ISSN 1671-3710
CN 11-4766/R

Advances in Psychological Science ›› 2016, Vol. 24 ›› Issue (6): 900-908.doi: 1042.2016.00900

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Interference control training: Content, effect and mechanism

ZHAO Xin1; JIA Lina1; ZAN Xiangyi2   

  1. (1 Behavior Rehabilitation Training Research Institution, School of Psychology, Northwest Normal University, Lanzhou 730070, China) (2 Lanzhou University Second Hospital, Lanzhou 730070, China)
  • Received:2015-07-20 Online:2016-06-15 Published:2016-06-15
  • Contact: ZAN Xiangyi, E-mail:


Recent studies suggest that interference control can be modified with training. Researchers often choose children, adults, the aged, and special groups as subjects. In the current study, interference control ability was trained by using Stroop and flanker tasks. The training comprised 76 to 2200 trials for five days to five weeks. Further, behavioral parameters and brain activity were measured using brain imaging techniques to evaluate the training effects. Our study found that interference control ability improved after training and the training effects were transferred to other related tasks. In addition, the training effects may be affected by multiple factors such as type of training and evaluation tasks, and individual differences. Furthermore, after cognitive training, there is a decrease in the anterior cingulate cortex activity, which is involved in conflict monitoring, and the activation of the prefrontal cortex that is associated with conflict resolution increases, thereby enhancing the degree of top-down control. Therefore, future research needs to further investigate the mechanism of interference control and to assess the retention periods of practice-related improvement.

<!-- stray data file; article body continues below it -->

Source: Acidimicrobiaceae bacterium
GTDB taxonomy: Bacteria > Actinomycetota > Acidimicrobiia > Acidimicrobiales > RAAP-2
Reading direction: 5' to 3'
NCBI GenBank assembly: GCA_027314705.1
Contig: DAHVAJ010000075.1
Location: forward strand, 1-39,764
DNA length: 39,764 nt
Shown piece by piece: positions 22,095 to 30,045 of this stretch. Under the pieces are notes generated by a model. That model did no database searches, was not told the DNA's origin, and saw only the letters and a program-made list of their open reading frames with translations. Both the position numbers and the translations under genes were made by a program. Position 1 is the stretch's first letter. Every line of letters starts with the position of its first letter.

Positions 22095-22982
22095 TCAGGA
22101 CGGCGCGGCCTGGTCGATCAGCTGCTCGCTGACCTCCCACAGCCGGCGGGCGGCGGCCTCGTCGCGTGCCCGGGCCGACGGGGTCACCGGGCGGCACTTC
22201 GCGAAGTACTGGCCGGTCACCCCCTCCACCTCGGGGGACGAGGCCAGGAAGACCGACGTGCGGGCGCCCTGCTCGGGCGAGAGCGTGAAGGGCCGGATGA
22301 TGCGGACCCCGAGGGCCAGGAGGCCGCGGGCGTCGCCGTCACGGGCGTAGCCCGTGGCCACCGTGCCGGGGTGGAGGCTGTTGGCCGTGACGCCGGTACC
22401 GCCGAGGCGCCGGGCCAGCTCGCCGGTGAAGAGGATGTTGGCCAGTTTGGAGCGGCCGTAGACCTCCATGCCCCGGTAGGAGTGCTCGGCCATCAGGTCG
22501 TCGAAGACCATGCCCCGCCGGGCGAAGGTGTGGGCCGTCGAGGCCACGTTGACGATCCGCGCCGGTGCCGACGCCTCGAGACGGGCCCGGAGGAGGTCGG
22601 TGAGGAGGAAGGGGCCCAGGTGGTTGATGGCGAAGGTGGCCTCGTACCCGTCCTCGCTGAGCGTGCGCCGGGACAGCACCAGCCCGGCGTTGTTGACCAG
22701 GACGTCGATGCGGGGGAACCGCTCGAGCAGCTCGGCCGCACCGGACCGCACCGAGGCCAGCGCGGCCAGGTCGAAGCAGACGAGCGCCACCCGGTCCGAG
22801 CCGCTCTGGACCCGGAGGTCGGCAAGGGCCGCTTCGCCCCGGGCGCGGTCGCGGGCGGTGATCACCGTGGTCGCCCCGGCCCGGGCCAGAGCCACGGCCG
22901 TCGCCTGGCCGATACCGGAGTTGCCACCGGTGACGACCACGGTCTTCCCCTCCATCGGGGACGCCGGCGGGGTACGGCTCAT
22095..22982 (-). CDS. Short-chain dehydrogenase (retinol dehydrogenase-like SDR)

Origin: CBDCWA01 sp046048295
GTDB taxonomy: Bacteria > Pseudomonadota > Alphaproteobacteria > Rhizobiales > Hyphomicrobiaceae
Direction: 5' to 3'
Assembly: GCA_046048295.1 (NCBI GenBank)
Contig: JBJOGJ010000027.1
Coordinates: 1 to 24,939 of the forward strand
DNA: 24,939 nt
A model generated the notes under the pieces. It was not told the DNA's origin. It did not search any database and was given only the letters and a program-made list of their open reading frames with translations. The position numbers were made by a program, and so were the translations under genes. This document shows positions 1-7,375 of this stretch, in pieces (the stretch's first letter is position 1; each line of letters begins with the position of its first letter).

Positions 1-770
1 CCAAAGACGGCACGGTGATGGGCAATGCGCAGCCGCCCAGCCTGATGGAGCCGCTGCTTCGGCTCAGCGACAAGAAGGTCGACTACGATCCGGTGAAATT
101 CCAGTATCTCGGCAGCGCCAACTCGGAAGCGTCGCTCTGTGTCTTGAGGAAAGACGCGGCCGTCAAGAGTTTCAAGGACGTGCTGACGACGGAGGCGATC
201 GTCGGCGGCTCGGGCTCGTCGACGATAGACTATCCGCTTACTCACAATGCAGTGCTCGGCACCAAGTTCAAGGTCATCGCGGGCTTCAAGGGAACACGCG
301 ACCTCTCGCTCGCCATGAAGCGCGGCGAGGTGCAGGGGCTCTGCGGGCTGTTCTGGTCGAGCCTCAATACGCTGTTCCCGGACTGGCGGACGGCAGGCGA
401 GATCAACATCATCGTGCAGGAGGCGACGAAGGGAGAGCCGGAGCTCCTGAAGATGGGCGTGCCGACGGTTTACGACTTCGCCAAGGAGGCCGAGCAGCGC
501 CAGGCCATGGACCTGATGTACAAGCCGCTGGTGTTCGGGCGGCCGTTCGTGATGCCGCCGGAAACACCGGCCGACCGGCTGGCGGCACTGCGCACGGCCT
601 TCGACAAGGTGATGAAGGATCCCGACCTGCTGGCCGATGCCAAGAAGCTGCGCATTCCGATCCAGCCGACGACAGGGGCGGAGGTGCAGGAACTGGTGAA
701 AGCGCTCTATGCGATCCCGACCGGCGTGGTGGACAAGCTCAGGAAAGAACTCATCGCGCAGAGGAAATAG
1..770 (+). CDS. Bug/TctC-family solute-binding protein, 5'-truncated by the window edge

Key words: interference control, plasticity, mechanism